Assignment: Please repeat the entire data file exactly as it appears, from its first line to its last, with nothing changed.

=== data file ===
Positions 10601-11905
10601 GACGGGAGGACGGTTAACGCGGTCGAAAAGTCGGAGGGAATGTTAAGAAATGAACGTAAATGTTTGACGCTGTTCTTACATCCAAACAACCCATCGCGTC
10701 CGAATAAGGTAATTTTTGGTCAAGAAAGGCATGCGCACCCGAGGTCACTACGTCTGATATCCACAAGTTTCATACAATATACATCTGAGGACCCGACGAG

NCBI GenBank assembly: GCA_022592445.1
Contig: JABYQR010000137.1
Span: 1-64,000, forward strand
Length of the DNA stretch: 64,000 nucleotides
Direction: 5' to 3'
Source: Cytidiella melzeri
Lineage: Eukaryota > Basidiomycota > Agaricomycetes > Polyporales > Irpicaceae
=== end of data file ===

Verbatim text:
Positions 10601-11905
10601 GACGGGAGGACGGTTAACGCGGTCGAAAAGTCGGAGGGAATGTTAAGAAATGAACGTAAATGTTTGACGCTGTTCTTACATCCAAACAACCCATCGCGTC
10701 CGAATAAGGTAATTTTTGGTCAAGAAAGGCATGCGCACCCGAGGTCACTACGTCTGATATCCACAAGTTTCATACAATATACATCTGAGGACCCGACGAG

NCBI GenBank assembly: GCA_022592445.1
Contig: JABYQR010000137.1
Span: 1-64,000, forward strand
Length of the DNA stretch: 64,000 nucleotides
Direction: 5' to 3'
Source: Cytidiella melzeri
Lineage: Eukaryota > Basidiomycota > Agaricomycetes > Polyporales > Irpicaceae